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polymers Drug Delivery Systems Obtained from Silica Based Organic-Inorganic Hybrids

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This is a review of hybrid materials based on silica as an inorganic phase used as drug delivery systems (DDS). Silica based DDS have shown effectivity when compared with traditional delivery systems. They present advantages such as: (a) ability to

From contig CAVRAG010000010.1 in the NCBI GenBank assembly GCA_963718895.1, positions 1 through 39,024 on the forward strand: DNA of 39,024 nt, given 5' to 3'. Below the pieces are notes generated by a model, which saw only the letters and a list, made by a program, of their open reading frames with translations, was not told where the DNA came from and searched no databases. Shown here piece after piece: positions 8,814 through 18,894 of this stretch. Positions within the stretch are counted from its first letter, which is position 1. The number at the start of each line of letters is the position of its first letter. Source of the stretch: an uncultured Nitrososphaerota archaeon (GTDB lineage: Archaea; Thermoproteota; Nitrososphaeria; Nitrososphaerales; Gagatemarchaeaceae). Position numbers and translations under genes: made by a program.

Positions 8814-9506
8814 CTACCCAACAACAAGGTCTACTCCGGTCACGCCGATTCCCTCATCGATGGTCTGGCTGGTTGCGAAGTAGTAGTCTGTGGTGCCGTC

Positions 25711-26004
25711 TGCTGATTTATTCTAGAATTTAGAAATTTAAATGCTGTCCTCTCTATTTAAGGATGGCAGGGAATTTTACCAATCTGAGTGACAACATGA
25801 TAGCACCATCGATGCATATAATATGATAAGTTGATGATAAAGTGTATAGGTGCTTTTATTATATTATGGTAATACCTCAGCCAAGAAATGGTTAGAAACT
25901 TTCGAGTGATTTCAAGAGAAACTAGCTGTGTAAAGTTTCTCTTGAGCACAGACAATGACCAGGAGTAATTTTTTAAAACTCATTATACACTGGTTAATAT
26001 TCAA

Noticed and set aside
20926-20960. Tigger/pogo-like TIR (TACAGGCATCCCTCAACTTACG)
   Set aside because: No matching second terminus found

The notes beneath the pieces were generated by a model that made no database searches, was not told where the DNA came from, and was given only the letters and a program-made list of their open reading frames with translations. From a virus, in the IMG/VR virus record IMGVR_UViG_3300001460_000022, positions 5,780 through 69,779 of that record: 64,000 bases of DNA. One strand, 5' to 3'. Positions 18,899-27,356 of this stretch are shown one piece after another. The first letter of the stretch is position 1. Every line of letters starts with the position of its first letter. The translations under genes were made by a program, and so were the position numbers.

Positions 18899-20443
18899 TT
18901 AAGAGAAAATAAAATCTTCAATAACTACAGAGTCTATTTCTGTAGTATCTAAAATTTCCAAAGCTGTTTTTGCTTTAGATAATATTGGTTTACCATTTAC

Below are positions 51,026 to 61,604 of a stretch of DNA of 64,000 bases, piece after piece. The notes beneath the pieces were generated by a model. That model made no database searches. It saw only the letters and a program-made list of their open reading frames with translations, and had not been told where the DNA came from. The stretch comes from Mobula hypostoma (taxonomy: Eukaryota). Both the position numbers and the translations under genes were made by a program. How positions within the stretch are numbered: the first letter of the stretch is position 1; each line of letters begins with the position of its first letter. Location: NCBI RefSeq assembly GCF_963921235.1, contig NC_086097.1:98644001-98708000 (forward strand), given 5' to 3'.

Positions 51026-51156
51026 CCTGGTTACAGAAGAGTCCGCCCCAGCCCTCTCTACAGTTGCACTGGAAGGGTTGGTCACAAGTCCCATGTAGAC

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   polymers Review Drug Delivery Systems Obtained from Silica BasedOrganic-Inorganic Hybrids  João Augusto Oshiro Junior  1  , Marina Paiva Abuçafy  1  , Eloísa Berbel Manaia  1  ,Bruna Lallo da Silva  1  , Bruna Galdorfini Chiari-Andréo  1,2 and Leila Aparecida Chiavacci  1, * 1 Faculdade de Ciências Farmacêuticas, UNESP—Univ Estadual Paulista, Araraquara-Jaú, Km 1,Araraquara 14800-903, Brazil; joaooshiro@yahoo.com.br (J.A.O.J.); marina.abucafy@gmail.com (M.P.A.);elobm_elo@yahoo.com.br (E.B.M.); brunalallo@hotmail.com (B.L.S.); brunagchiari@yahoo.com.br (B.G.C.-A.) 2 Departamento de Ciências Biológicas e da Saúde, Centro Universitário de Araraquara—UNIARA,Araraquara 14800-903, Brazil *  Correspondence: leila@fcfar.unesp.br; Tel.: +55-16-3301-6966; Fax: +55-16-3301-6900Academic Editor: Jianxun DingReceived: 22 February 2016; Accepted: 10 March 2016; Published: 24 March 2016 Abstract:  This is a review of hybrid materials based on silica as an inorganic phase used as drugdelivery systems (DDS). Silica based DDS have shown effectivity when compared with traditional delivery systems. They present advantages such as: (a) ability to maintain the therapeutic range withminor variations; (b) prevention of local and systemic toxic effects; (c) plasma concentrations increase of substances with a short half-life; and (d) reduction of the number of daily doses, which mayincrease patient adherence to the treatment. These advantages occur due to the physical, chemical and optical properties of these materials. Therefore, we discuss the properties and characteristics of  them and we present some applications, using different approaches of DDS to ensure therapeuticeffectiveness and side effects reduction such as implantable biomaterial, film-forming materials, stimuli-responsive systems and others. Keywords:  organic-inorganic materials; drug delivery systems; sol-gel process 1. Introduction: Hybrid Materials in Drug Delivery A drug administration is considered successful when it ensures therapeutic effectiveness,minimizes the occurrence of side effects and does not introduce unacceptable levels of toxicity [ 1 , 2 ].This can be achieved by discovering new drugs as well as by administrating existent drugs through new delivery devices, as controlled release systems. These systems stand out because they have several advantages over conventional methods of drug administration such as: the ability to incorporatelipophilic and hydrophilic substances, lower toxicity, prolonged permanence in the bloodstream, gradual and controlled drug release and safe administration (do not offer local inflammatory response). They also allow the use of suitable dosage and targeting the drug to specific sites [3–6]. The use of polymeric materials has attracted attention in the development of such drug controlled release devices due to their high capacity of processing and physical-chemical properties adaptedthrough synthesis [ 7 , 8 ]. Thus, a wide variety of polymers have been tested in drug delivery devices, being cellulose derivatives and the polymeric matrices based on poly(ethylene oxide) (PEO) are the most used [ 9 ]. However, PEO is widely used in the pharmaceutical industry, due to low toxicity, high capacity for swelling (hydrophilic character) and stability in the biological environment pH [10]. In contrast, poly(propylene oxide) (PPO) has an additional methyl group giving to this polyether a more hydrophobic character than PEO. The combination of hydrophilic-hydrophobic character of these macromolecules is quite exploited for drug delivery systems [ 11 – 13 ]. An example is the block Polymers  2016 ,  8 , 91; doi:10.3390/polym8040091 www.mdpi.com/journal/polymers  Polymers  2016 ,  8 , 91 2 of 14 copolymers, commercially known as Pluronic ® , which are formed by blocks of PEO and PPO arranged on the basic structures OEx-OPy-OEx (usually abbreviated as PEO-PPO-PEO) [ 10 , 14 , 15 ]. In thesepolymers, the control of drug release depends on the solubility, drug particle size and the polymer viscosity. When the release medium (e.g., water) is thermodynamically compatible with the polymer, it can occur a relaxation process of the polymer chain, which becomes more flexible, causing swelling and facilitating the diffusion of the drug out of the matrix. Besides, the water-soluble polymer (PEO) allows the erosion of matrix, which is another important factor in controlling the release rate. Thus, the release mechanisms from hydrophilic matrices can be explained by the complex relationship between the swelling, diffusion and erosion of matrix [16]. Numerous drug delivery systems (DDS) have been developed with biologically compatible polymers [ 17 – 20 ] but not always their properties (mechanical, physical, chemical and optical) allow thedevelopment of multifunctional devices (subcutaneous implants, occlusive bandages and films) suitable for both controlled target and drug release. Therefore, the development of nanotechnology has providedtheachievementofnanostructuredpolymers,whichareanalternativetoconventionalpolymericsystems.The nanometric modification of the structure of these materials offers optimized structural, optical andmechanical characteristics, besides others suitable characteristics for application in the controlled drug delivery. Among this new class of nanostructured polymers, the organic-inorganic hybrid materials, also known as nanocomposites, are highlighted [21]. Theuseoftheterm“organic-inorganichybridmaterials”beganinthelast35years. Thedevelopmentof thisareahasbeenacceleratedsincethe80s, especiallyforthepreparationofinorganicgels, impregnated  by organic polymers [ 22 ]. These organic-inorganic hybrid materials combine synergistically thephysicochemical characteristics of their constituents, allowing the achievement of unique properties,making this class of materials promising candidates for the development of new multifunctional systems with wide applications [ 23 – 26 ]. The organic phase provides specific physical and/or chemical properties (optical, electrical, reactivity), while the inorganic phase increases the mechanical strength,thermal stability, allows to modulate the refractive index, and favors the rheological properties of the final material, depending on its shapes and sizes [27–29]. Organic-inorganic hybrid materials are nanocomposites in which occurs the interpenetration of the two phases in a nanometer scale [ 30 ]. When the phases have nanometric dimensions (1–500 nm)they exhibit a high surface area, promoting better dispersion in the polymer matrix. This phenomenonimproves the physical characteristics of the composite that depend on the homogeneity of the material [ 31 , 32 ]. The nature of the organic-inorganic interface is used to define three classes of hybridmaterials [ 33 ]: class I is that which exhibit weak bonds between the two phases (van der Waals bonds, hydrogen bonds or electrostatic bonds); Class II presents strong bonds between the two phases (covalent or ionic bonds); Class III presents a combination of interactions that occurring in both class I and II. IntheclassIhybridmaterials, theprocessofpreparationinvolvestheadditionofnon-polymerizableorganic molecular precursors, which are soluble in the medium that is obtained in pure silica; however, it does not participate directly in the reaction of gelation [ 33 ]. In the Class II hybrids, polymerizable organosilanes are used as precursors of organic component that have organic group bonded directly to silicon (Si–C non-hydrolyzing). Hybrids of this class exhibit greater thermal stability when compared to the organic component of class I [34–36]. The Figure 1 shows a representative scheme of different classes of organic-inorganic hybrid materials. Recent reviews provide more focused overviews about the role of nanostructure of different materials in biological applications, thereby we will not deepen this discussion (for reviews, see [ 37 , 38 ]).  Polymers  2016 ,  8 , 91 3 of 14   Figure 1.  Representation of ( A ) Class I; ( B ) Class II; and ( C ) Class III of organic-inorganic hybridmaterials. The white symbols represent the inorganic phase and the black ones represent the organic phase (adapted from the study by Benvenutti  et al. , 2009 [33]). Several hybrid materials are synthesized and processed from of a chemical route called sol-gel. In this route, an organosilane precursor is polymerized in a matrix of organic macromolecules. The solterm is used to define a dispersion of colloidal particles (size between 1 to 999 nm) stabilized in a fluid, while the gel term is used to refer to a system formed by the rigid structure of colloidal particles (colloidal gel) or polymer chains (polymer gel) that immobilizes the liquid phase in the interstices [ 39 ]. This process is based on: (a) copolymerization of functional organosilanes, metal alkoxides andmacromonomers; (b) encapsulation of organic compounds based in silica or metal alkoxides;(c) functionalization of nanoparticles, nanoclays or other compounds with lamellar structures,  etc. The use of sol-gel process in the preparation of these new materials allows the production of gels(which can be used in masks or occlusive dressings), thin films, powders and microspheres at roomtemperature. The hybrid materials composed by the silica as inorganic component are attractivefor technological applications, mainly due to the high stability of the Si–C bond. Moreover, Si–O–Sinetworks are important in terms of transparency, thermal stability, and mechanical strength [ 40 , 41 ]. In addition, these silica-based hybrid materials exhibit biocompatibility [42]. The chemical reactions involved in a conventional sol-gel process, based on alkoxides derivatives are: hydrolysis (step 1), where the OR groups are replaced by silanol groups (Si–OH); subsequently, thesesilanolgroupscanreactwitheachother(step2),orwithothergroupsOR(step3)viacondensation reactions by forming siloxane bonds, giving a three-dimensional network of silica [33,39]. SiOR  `  H 2 O Ñ SiOH  `  ROH (step 1)SiOH  `  SiOH Ñ SiOSi  `  H 2 O (step 2)SiOH  `  SiOR Ñ SiOSi  `  ROH (step 3) A great control of this gelling process could be reached with these hybrids. This is due to the silicon precursor, which decreases the rate of gelling reaction [ 39 ]. Thus, it is possible to modulate thefinal properties of materials such as size and shape of particles, volume and pore size distribution [ 33 ]. Due to these unique characteristics, the silica-based materials have applications in several areas such as adsorbent for dye, electronics, optics, mechanics, energy, environment, biology and medicine. In these fields, silica-based materials have been used as membranes and separation devices, solar cells, catalysts and sensors, drug carriers, among others [43–49]. This review summarizes the use of silica based organic-inorganic hybrid materials for application in drugdeliverysystems. Figure2presentsthenumberofpublicationsrelatedtotheterm“organic-inorganic” and “drug delivery” and shows the increase of these terms in recent years.  Polymers  2016 ,  8 , 91 4 of 14      2   0   0   0   2   0   0   1   2   0   0   2   2   0   0   3   2   0   0  4   2   0   0   5   2   0   0  6   2   0   0   7   2   0   0   8   2   0   0   9   2   0   1   0   2   0   1   1   2   0   1   2   2   0   1   3   2   0   1  4 0102030405060    N  u  m   b  e  r  o   f   P  u   b   l   i  c  a   t   i  o  n  s Year  Figure 2.  Number of publications which contains the terms “organic-inorganic” and “drug delivery” (ISI: Web of Science, accessed on 28 August 2015 [50]). 2. Applications of Organic-Inorganic Hybrids Materials in Drug Delivery In this section, we mainly introduce silica based drug delivery systems, which showed effectivity when compared with traditional delivery systems. They present advantages such as: (a) ability to maintain the therapeutic range with minor variations; (b) prevention of local and systemic toxic effects; (c) allow to increase the plasma concentrations of substances with half-live short; and (d) allow the reduction of the number of daily doses, which may increase patient adherence to the treatment [5,6]. Due to the suitable mechanical, physical, chemical and optical properties of these materials, itis possible to develop multifunctional systems for drug delivery such as stimuli-responsive systems,  biomaterials, film forming and others. 2.1. Stimuli-Responsive Systems The polymers exhibit low critical solution temperature (LCST), so an increase of system temperature decreases its solubility in water due to changing the polarity and consequent predominance of  hydrophobic interactions. Thus, these materials have attracted attention to the development of systems with the aim of releasing the drug after pathophysiological stimuli, providing optimal therapeutic levels and low toxicity [51,52]. Gao and co-workers [ 51 ] prepared a thermoresponsive hybrid polyvinyl alcohol(PVA)/Poly( N  -isopropylacrylamide) (PNIPAAm) hydrogel using PVA and silica as matrixand porogenic agent, respectively. Rhodamine B (RB) was the drug model for the drug release study.The PVA pure and PVA/PNIPAAm were used to drug release study in predetermined temperatures(20 and 38  ˝ C). It was concluded that PVA pure have not changed the release behavior in relation todifferent temperatures while the PVA/PNIPAAm influences significantly the release behavior, since RB is released slowly at 20  ˝ C and RB release rate is increased at 38  ˝ C. Amongstimuli-responsivesystems,thepHresponsivesystemsaremoreinterestingsincethehuman pH varies in several organs and target tissues. Therefore, in order to establish more effective treatments, Corma  et al.  [ 53 ] reported the use of organic-inorganic capped liposome with bioactive molecules(Doxorubicin) encapsulated into its aqueous cavity. This organic-inorganic shell could stabilize theinternal liposomal phase and, consequently, isolate and protect the drug molecules. These liposomessystem were developed with lecitine in chloroform/water. The formation of organic-inorganicphase around liposome is formed by reacting of pent-4-enoic acid and propen-2en-1-ol under reflux.The precursor pent-4-enoic acid allyl ester is bonded to silic units and results in ester-bridged silsesquioxane (BTEPAA). Other assay was performed to evaluate the amount of doxorubicin released into buffered aqueous solutions with different and controlled pH values (from pH 2.0 to 12.0, over48 h). The authors observed that this system is stable at acid or neutral pH values and only at basic  Polymers  2016 ,  8 , 91 5 of 14 pH occurs the complete release of doxorubicin. They also analyzed,  in vitro , the application of thesesystems into human glioma cells. The results suggest that the system achieved high values of cellmortality when compared with other drug delivery systems in the literature [ 53 ]. This system is interesting for the treatment of solid tumors due to the acidic extracellular pH environment. Popat  et al.  [ 54 ] studied the pH responsive organic-inorganic system with the aim of improvingtherapeutic efficacy of ibuprofen. The system was prepared from covalent binding of positivelycharged polymer chitosan (Cs) onto phosphonate functionalized mesoporous silica nanoparticles (MSN) and MSN pure (without chitosan) was used as control group. In the drug release study, it was used two different pH media, pH 5 acetate buffer (simulating endosome pH) and pH 7.4 (simulatingnormal tissue pH). The authors observed that the MSN system, when pure, is able to reach thesaturation of drug release in both pH after 4 h. The MSN coated by chitosan demonstrated differentrelease rates.  At pH 7.4 , only 20% of ibuprofen was released and, at pH 5.0, it reached 90% after 8 h.The authors explain these behaviors by the fact that chitosan has low degradability and solubility atpH 7.4. These systems represent an important advance as pH-responsive nanocarrier and possess a drug modified release profile, increasing the effectiveness of treatment by reducing side effects [ 54 ]. Wan  et al.  [ 55 ] incorporated rhodamine B (RhB) into fluorescent pH sensing organic-inorganicsystem prepared from a mixture of random copolymers composed of   N  -(acryloxy)succinimide (NAS), oligo-(ethylene glycol) monomethyl ethermethacrylate (OEGMA), and 1,8-naphthalimide-basedfluorescent pH-sensing monomer (NaphMA), which were anchored at the surface of mesoporous silicananoparticles (MSN) via surface-initiated addition-fragmentation chain transfer (RAFT) polymerization. In this study, dithiothreitol (DTT) was used, which can cleave the disulfide linkage to open blockednanopores, being the RhB release rate easily adjusted by adding different concentrations of DTT.It was verified that occurs an increase in the release of RhB with the increase of DTT concentration. The fluorescence properties were evaluated in various pH and showed that an increase intensity occurs in the range pH 5–7, which is suitable for monitoring intracellular pH changes and diseased tissues [55]. Organic-inorganic materials containing nanoparticles of magnetite (Fe 3 O 4 ) were developed by Molina  et al.  [ 56 ] in order to achieve controlled drug delivery by magnetic field stimuliapplication. The system was composed by PEO ( O , O 1 -bis(2-aminopropyl)-poly(propylene oxide) with 3-(isocyanatopropyl)-triethoxysilane, in a molar ratio of 1:2 and the drug model was sodium diclofenac. These authors analyzed the release of these systems without a magnetic field and with the applicationof an alternating magnetic field (0.25 T, 220 kHz). There was an increase in the amount of drug release from the system when the magnetic field was applied. Figure 3 shows a scheme of the stimuli-responsive organic-inorganic material systems. The zoom shows a representative structural formula of the molecules of stimuli-responsive organic-inorganic materials and the possible sites of bonding with drugs. The release of the drug in this system can occur  by external stimulus such as magnetic field, ultrasound, light, or internal stimulus as pH and temperature. 2.2. Implantable Biomaterials An interesting example of DDS application is the use as biomaterials to repair the human body, being called third-generation biomaterials, since they are designed to interact with the biologicalenvironment. Their surface properties such as topography, surface charge, and all aspects related to their chemical composition surface are essential to obtain a positive response when these materials are in contact with biological tissue. This promotes cell adhesion, proliferation and differentiation [ 57 ]. Figure 4 shows the action of biomaterials in the bone defect repair. Colilla  et al.  [ 58 ] studied the release of alendronate (biphosphonates widely used in the treatment of diseases with increased bone resorption) incorporated in the organic-inorganic systems, usingPluronic ® P123 as mesostructure directing agent. The template agent was dissolved in acid aqueoussolution containing a certain amount of H 3 PO 4  (85%, Aldrich) (P-SBA15 sample) or H 3 PO 4  togetherwith HCl (37%, Aldrich) (P-SBA15HCl sample). Tetraethyl orthosilicate was used as a silica sourcein the hybrid sample and also as pure silica mesoporous matrices to compare with hybrid matrices.